Contact & Support
Header Image

Confocal Microscopy Basics

Basic Principle of Confocal Microscopes

In the confocal microscope all structures out of focus are suppressed at image formation.

This is obtained by an arrangement of diaphragms which, at optically conjugated points of the path of rays, act as a point light source and as a point detector respectively.

Rays from out-of-focus are suppressed by the detection pinhole.

The depth of the focal plane is, besides the wavelength of light, determined in particular by the numerical aperture of the objective used and the diameter of the diaphragm.

At a wider detection pinhole the confocal effect can be reduced.

To obtain a full image, the image point is moved across the specimen by mirror scanners.

The emitted/reflected light passing through the detector pinhole is transformed into electrical signals by a photomultiplier and displayed on a computer monitor screen.

Advantages of Confocal Microscopes

Major improvements offered by a confocal microscope over the performance of a conventional microscope may be summarized as follows:

  • Light rays from outside the focal plane will not be recorded.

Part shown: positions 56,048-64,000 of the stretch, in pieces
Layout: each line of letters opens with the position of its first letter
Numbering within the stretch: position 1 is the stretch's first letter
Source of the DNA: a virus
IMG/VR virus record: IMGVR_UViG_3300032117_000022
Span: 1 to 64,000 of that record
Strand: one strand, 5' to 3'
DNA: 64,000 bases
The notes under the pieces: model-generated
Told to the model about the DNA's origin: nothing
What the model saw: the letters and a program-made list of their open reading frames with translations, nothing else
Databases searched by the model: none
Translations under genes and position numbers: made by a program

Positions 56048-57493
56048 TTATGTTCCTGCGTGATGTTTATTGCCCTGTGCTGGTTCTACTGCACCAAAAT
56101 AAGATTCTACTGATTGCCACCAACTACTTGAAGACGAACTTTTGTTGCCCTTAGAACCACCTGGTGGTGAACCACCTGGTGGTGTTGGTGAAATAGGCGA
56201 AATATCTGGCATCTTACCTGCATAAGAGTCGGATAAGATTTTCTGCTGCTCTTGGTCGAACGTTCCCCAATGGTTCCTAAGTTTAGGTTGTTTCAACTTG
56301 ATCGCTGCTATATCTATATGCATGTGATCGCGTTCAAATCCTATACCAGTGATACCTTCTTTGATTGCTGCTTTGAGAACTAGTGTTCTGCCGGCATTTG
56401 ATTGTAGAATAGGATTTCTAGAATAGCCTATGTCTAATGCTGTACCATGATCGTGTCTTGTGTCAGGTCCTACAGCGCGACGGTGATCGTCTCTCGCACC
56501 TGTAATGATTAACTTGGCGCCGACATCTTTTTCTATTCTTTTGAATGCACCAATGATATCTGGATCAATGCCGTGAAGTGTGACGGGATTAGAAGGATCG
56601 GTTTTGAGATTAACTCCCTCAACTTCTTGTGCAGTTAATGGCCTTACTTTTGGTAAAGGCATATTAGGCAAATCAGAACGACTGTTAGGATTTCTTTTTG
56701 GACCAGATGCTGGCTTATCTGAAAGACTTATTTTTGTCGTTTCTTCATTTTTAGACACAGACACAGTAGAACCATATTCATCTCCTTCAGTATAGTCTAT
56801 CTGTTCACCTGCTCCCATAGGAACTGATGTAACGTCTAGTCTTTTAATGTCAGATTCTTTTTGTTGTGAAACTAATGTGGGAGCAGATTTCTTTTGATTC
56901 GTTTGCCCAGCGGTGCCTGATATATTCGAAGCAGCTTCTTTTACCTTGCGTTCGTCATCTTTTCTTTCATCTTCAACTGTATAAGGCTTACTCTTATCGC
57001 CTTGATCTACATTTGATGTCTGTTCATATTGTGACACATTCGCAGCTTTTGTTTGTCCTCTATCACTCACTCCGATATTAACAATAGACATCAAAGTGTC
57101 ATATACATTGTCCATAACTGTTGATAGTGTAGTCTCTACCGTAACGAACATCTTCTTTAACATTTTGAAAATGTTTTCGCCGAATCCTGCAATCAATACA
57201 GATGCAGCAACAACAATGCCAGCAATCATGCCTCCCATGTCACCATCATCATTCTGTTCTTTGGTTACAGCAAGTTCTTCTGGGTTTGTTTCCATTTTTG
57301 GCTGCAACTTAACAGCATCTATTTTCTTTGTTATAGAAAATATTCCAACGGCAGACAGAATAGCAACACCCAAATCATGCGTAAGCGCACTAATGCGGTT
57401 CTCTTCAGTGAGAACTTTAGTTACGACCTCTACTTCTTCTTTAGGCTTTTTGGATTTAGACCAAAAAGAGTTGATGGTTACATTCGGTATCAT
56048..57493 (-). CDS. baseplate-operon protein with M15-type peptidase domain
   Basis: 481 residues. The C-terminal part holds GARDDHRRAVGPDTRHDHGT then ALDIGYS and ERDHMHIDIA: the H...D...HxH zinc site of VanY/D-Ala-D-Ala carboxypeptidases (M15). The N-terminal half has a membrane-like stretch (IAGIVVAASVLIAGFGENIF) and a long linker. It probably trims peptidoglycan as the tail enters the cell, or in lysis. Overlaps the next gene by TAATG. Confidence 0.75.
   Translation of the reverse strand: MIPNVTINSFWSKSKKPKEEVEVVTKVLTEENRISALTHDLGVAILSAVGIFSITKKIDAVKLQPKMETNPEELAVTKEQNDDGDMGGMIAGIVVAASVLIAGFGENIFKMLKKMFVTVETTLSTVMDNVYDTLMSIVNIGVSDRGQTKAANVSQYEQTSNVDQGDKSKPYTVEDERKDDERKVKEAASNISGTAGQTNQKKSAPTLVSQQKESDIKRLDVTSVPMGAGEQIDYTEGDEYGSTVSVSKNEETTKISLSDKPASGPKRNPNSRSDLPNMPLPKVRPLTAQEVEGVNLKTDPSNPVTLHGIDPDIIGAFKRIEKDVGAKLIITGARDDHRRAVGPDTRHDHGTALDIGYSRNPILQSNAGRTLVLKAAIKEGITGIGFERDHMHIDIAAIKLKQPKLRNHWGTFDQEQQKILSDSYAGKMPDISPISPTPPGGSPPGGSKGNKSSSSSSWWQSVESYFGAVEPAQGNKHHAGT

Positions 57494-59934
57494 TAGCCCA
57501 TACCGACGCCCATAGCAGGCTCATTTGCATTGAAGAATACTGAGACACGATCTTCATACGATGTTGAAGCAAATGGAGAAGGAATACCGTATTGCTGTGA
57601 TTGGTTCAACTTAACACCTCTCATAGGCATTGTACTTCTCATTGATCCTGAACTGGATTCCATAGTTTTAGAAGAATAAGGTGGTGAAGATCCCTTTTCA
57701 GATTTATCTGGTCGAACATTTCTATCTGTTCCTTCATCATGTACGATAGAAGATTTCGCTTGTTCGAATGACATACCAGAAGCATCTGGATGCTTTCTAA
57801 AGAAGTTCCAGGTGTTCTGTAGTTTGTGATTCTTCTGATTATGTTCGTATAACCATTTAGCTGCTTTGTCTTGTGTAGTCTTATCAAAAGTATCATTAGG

• Defocussing does not create blurring, but gradually cuts out parts of the object as they move away from the focal plane. Thus, these parts become darker and eventually disappear. This feature is called optical sectioning.
  • True, three-dimensional data sets can be recorded.
  • Scanning the object in x/y-direction as well as in z-direction (along the optical axis) allows viewing the objects from all sides.
  • Due to the small dimension of the illuminating light spot in the focal plane, stray light is minimized.
  • By image processing, many slices can be superimposed, giving an extended focus image which can only be achived in conventional microscopy by reduction of the aperture and thus sacrificing resolution